Leatherheads (2008): Clooney’s Third Directing Effort–Misfire

George Clooney’s “Leatherheads,” his third directorial project, gets B for attempt and C for execution, though the picture’s mediocrity is more the fault of the writers, Duncan Brantley and Rick Reilly, than of his helming.

Changing pace, genre and period of his previous, more serious dramas (“Good Night and Good Luck,” “Michael Clayton,” both Oscar-nominated) the multi-talented Clooney directs and stars in “Leatherheads,” a sports comedy set in the 1920s that more than anything else pays homage to the great screwball romantic comedies of yesteryear, including “It Happened One Night,” “His Girl Friday,” “The Philadelphia Story,” and “Hail the Conquering Hero.”

While the movie is not badly directed by Clooney and is handsome to look at and pleasant to listen to, it suffers from Brantley and Reilly’s wildly uneven screenplay, which is neither light nor witty enough, seldom building any semblance of smooth and suave narrative. In fact, the plot is so messy or disorganized that the yarn could have rearranged the sequences in terms of acts and no many would notice.

Admittedly, countless writers and directors have tried in vain to recreate the charming and witty Hawks and Cukor comedies, among them Clooney’s friends and peers, Joel and Ethan Coen in “Hudsucker Proxy” and other films, who direct Clooney in another comedy later this year, “Burn After Reading.”

As an effort to combine a goofy-gritty sports feature with a pre-Depression era newspaper comedy, “Leatherheads” is an extremely old-fashioned film, marred by a draggy pacing and too many tonal changes. Half of the movie doesn’t work, but the few good sequences may put a pleasant smile on your face while watching what’s essentially a pastiche, in which the parts never gel into a more coherent or smart picture.

I have not doubts that while some critics might like Clooney’s comedy, theatrically, it faces an uphill battle domestically and particularly overseas, where American sports movies (comedies included) under-perform. Which means that “Leatherheads” better chances to be seen and appreciated are in ancillary markets, when it comes out on DVD. The movie also has merits in expanding Clooney’s reach and experience as a director, since his three films, “Confessions of a Dangerous Mind,” “Good Night, and Good Luck,” and the new one are vastly different both thematically and stylistically.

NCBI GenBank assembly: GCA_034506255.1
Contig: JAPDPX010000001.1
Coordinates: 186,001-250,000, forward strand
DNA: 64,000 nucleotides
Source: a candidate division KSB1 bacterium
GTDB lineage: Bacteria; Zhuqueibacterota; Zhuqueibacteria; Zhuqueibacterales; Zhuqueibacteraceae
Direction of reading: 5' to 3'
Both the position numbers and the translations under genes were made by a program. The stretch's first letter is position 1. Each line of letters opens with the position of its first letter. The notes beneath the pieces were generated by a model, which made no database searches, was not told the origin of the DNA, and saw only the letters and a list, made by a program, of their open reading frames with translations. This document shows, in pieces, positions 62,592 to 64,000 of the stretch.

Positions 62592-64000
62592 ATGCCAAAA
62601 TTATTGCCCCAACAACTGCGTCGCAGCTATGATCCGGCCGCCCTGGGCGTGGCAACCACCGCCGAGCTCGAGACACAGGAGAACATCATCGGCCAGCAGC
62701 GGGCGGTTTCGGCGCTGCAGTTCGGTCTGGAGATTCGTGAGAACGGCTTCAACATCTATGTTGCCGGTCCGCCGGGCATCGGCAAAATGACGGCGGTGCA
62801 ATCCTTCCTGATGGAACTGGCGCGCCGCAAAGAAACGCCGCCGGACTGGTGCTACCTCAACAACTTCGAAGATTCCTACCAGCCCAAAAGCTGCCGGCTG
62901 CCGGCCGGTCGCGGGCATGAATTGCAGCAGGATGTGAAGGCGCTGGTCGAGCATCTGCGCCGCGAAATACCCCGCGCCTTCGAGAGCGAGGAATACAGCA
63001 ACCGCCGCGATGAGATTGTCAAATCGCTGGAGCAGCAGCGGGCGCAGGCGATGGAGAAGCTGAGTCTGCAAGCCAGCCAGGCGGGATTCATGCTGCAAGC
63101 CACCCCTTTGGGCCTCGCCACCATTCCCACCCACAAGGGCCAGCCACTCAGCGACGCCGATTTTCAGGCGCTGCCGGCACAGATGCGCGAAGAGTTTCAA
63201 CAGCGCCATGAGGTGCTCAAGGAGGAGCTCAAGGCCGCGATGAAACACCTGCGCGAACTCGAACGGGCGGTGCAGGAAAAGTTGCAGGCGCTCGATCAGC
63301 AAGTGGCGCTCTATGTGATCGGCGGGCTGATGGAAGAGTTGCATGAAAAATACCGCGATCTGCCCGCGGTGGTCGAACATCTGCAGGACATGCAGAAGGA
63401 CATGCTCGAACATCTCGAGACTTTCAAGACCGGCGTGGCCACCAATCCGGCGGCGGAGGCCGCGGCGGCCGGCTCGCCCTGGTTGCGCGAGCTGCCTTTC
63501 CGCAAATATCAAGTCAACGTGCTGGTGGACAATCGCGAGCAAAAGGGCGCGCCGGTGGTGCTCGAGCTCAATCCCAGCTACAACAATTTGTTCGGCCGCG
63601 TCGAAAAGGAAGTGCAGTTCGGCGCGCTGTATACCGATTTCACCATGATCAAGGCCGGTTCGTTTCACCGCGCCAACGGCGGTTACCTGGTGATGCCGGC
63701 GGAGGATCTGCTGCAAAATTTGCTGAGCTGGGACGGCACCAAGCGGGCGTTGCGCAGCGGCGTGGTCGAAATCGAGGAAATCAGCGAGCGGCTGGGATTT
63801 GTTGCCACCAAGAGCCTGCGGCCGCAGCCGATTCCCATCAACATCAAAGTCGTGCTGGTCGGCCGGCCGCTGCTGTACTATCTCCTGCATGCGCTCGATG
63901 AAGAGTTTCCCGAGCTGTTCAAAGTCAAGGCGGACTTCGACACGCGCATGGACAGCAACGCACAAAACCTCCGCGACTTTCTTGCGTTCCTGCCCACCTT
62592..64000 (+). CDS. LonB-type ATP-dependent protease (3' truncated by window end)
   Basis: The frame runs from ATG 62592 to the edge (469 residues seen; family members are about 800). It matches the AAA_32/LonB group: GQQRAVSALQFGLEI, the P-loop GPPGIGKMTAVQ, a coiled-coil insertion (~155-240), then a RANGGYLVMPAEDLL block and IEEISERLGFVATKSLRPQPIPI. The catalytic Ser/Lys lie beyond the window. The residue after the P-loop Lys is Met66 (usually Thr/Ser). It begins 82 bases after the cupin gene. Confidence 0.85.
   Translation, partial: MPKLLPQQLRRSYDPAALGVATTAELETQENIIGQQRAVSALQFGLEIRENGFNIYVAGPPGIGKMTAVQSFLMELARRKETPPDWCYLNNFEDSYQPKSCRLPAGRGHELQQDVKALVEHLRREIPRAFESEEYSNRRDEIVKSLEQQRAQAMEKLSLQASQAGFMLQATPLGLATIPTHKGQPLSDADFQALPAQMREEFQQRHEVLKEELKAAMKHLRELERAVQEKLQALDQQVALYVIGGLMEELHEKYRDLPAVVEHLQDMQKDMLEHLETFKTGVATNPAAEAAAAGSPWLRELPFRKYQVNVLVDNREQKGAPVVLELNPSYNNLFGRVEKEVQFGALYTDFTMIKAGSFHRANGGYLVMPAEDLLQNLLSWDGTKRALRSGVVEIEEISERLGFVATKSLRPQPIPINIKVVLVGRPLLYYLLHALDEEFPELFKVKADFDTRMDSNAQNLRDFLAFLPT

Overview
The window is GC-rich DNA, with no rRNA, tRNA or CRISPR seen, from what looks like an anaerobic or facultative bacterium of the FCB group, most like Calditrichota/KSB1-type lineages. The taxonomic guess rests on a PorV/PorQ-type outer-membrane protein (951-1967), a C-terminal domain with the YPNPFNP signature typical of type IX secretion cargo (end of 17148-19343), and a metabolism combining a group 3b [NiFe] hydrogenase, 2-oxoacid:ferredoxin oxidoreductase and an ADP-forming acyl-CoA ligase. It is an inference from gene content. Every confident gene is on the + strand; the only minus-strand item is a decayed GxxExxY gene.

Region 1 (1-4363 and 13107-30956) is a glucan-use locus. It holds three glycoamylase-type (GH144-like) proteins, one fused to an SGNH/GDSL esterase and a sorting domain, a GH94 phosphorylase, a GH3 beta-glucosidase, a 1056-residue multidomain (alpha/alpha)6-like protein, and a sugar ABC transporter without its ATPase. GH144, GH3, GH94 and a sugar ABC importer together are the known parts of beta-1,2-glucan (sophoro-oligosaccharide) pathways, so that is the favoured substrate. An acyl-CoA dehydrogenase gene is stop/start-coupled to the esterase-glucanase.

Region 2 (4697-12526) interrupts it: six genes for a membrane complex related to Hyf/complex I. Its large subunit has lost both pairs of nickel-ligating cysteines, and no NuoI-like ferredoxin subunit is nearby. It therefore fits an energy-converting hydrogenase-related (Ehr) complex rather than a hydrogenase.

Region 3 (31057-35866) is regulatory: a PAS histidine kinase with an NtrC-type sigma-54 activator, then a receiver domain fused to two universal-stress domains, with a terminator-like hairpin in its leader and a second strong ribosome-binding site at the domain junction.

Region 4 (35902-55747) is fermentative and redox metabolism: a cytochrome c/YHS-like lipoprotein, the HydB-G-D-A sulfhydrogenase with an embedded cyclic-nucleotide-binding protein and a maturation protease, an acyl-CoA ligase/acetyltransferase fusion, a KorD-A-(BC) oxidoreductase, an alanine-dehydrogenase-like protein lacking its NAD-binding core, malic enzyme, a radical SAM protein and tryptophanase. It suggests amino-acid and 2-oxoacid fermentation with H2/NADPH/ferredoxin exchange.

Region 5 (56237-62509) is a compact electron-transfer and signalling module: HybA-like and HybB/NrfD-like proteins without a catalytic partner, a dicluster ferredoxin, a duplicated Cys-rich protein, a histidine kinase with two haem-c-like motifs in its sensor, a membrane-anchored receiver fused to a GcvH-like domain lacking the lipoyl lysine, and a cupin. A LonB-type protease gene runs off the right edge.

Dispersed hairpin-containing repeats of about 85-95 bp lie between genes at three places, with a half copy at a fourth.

Assuming his Cary Grant look, mood and goofiness (which he had not used since his divorce comedy, the Coen brothers’ “Intolerable Cruelty” opposite Catherine Zeta-Jones), Clooney has cast himself as the aging football player and charming rogue who recruits a young Princeton star (Jonathan Krasinski), hailed by the media as America’ brightest son and biggest WWI hero. He’s doing it in order to enhance the team’s poor image and future prospects.

When the buoyant and ambitious reporter Lexie Littleton (Renee Zellweger, blonde and wearing sexy red dresses with deep cleavages and high heels), described as the newspaper’s very best, and not just for her shapely figure, chases the hot story about the new hero, the rivaling teammates go head to head for her attention.

Clooney plays Dodge Connolly, a charming but brash football hero who is determined to guide his team into packed and admiring stadiums. When the players lose their sponsor and the entire league faces demise and unemployment, Dodge convinces a young college football star to join his ranks. The captain hopes that his strategy would help the struggling sport finally capture the country’s attention, not realizing that attention may also signal commissioner and formal regulations.